If crossword puzzling were architecture, Elizabeth Gorski would be I.M. Pei. Her consistently inventive puzzles are visual wonders that combine craftsmanship with style, nuance with big-picture vision. She's prolific, too: her work regularly appears in The New York Times, The Wall Street Journal, the Los Angeles Times and the Simon & Schuster Mega Series, and she publishes a weekly puzzle for the website Crossword Nation, where she serves as managing editor. Last year, she was named Constructor of the Year. Her puzzles have appeared in the documentary Wordplay and (yes) the Sandra Bullock film All About Steve.
Even more impressive? Gorski has accomplished this while quietly stepping over a crossword puzzling gender line. It's been estimated that about 20% to 30% of puzzles are bylined by females, down from about half in the heyday of the 60s and 70s. Last year, 31 men debuted a puzzle for The New York Times; just six women did the same.
We talked to Gorski about this gender imbalance, as well as her pioneering work and love of puns. We even got her to share and comment on some of her best-loved work.
Move over, Pei.
Why did you get involved in crossword puzzling?
I’ve always loved thinking of dreadful puns (oxymoron?)—like crossing seafood with Mario Puzo characters (Marlon Brando as The Cod Father, or James Conch as Sonny). Rather than torture my friends and family with the puns, I set out to learn how to make crosswords, which welcomed said wordplay. My steep learning curve began in the early 1990s. My first New York Times puzzle was published in 1995 and since then I’ve made over 200 puzzles for the newspaper.
What do you enjoy most about puzzling and the puzzle community?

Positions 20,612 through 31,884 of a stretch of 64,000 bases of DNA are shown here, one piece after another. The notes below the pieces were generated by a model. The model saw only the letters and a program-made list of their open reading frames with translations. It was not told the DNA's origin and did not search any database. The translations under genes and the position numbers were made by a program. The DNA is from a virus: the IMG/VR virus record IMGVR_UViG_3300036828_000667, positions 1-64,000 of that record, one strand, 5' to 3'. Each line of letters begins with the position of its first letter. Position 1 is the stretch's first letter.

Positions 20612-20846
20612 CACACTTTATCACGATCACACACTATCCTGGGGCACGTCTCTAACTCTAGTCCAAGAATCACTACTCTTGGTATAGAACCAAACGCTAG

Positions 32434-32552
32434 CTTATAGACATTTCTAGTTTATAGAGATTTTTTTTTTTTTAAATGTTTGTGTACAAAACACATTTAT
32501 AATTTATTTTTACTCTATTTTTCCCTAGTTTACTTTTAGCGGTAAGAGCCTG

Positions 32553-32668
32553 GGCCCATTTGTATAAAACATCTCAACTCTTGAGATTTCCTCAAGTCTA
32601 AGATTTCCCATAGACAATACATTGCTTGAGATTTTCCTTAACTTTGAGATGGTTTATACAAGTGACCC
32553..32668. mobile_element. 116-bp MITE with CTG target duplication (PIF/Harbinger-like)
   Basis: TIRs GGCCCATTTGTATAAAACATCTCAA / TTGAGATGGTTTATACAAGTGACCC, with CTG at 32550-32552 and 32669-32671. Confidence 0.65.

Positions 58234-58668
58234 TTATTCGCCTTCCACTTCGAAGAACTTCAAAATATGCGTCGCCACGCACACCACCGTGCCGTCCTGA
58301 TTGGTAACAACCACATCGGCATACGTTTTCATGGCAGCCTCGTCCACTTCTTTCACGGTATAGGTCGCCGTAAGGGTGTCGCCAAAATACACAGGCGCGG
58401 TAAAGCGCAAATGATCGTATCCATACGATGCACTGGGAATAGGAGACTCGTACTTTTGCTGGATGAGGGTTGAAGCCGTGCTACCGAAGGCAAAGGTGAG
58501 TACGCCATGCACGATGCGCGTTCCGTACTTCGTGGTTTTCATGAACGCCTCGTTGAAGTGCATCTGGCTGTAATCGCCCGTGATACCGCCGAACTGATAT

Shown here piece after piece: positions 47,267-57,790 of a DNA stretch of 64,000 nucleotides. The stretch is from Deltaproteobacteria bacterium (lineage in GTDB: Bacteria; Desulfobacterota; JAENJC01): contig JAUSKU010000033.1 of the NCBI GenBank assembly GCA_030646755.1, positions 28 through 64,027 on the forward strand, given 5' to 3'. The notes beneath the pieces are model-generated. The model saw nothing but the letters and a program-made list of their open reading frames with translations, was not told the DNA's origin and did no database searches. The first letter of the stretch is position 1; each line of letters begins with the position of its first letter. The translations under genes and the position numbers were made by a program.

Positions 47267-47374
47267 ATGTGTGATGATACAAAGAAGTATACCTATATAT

Solver feedback. Receiving letters and emails from solvers is why I make puzzles. People are enormously generous and they forgive bad puns like non compost mentis (not making a heap of sense!) or Kashablanca (“mushy” Bogart film). (By the way, I've added "RAVISHLY" to my word list.)
I want my puzzles to entertain solvers through humor and literacy. No dumbing down—ever. As a lifelong Jeopardy! fan, I admire entertainment that calls on a broad knowledge base—from Lord Byron, to Jack Lord, to Lorde. The popularity of Jeopardy! proves that there’s a market for puzzles that aren’t dumbed down.
I know this is probably a tough question to answer, but . . . what puzzle are you most proud of?
I’m very fond of the Christmas Tree connect-the-dot crossword (New York Times, December 2002). I didn’t realize it back then, but it was the beginning of an era. That crossword was the first of its kind. I’d invented a new puzzle form—the connect-the-dot crossword! Solvers asked for more. Since then I’ve made connect-the-dot puzzles that celebrate the Louvre Pyramid, a gingerbread man, Frosty the Snowman, an angel and Secretariat. It’s gratifying to see other constructors emulate the connect-the-dot crossword form.
My other favorite is the Guggenheim Museum puzzle (New York Times, October 2009)—a spiral-shaped, asymmetric crossword that celebrated the 50th anniversary of the museum. On that Sunday, museum visitors were seen walking the spiral with the crossword in hand! It was thrilling to echo the unique spiral shape that Frank Lloyd Wright envisioned for his greatest, and final, design.
You are one of a small handful of female crossword puzzle constructors. Have there been efforts to change this gender dynamic? Is it discussed in the puzzling community?
Major outlets have always had the power to commission puzzles from an existing lineup of top women constructors. The landscape is changing, though. Young editors (under 35) are now commissioning puzzles from top women to offer a more balanced experience for solvers. It’s common sense and good business to be more diverse. Publishing crosswords by women and men—in even numbers—is good business. And the irony is, over the years, 80% of the solvers who write to me are male. Male solvers are very open and tolerant to change. Men love solving high-quality puzzles made by women. Vive la difference!
To change the gender dynamic, women should be proactive and create their own markets (à la Oprah and Arianna Huffington). Three years ago I launched my own weekly puzzle brand—Crossword Nation. My goal is to serve men and women with fresh, up-to-date crosswords. Crossword Nation puzzles are created, edited and fully tested within days of publication. I feel that paying subscribers deserve fresh, professionally-made puzzles with new themes. I love creating new, never-before-seen themes for solvers.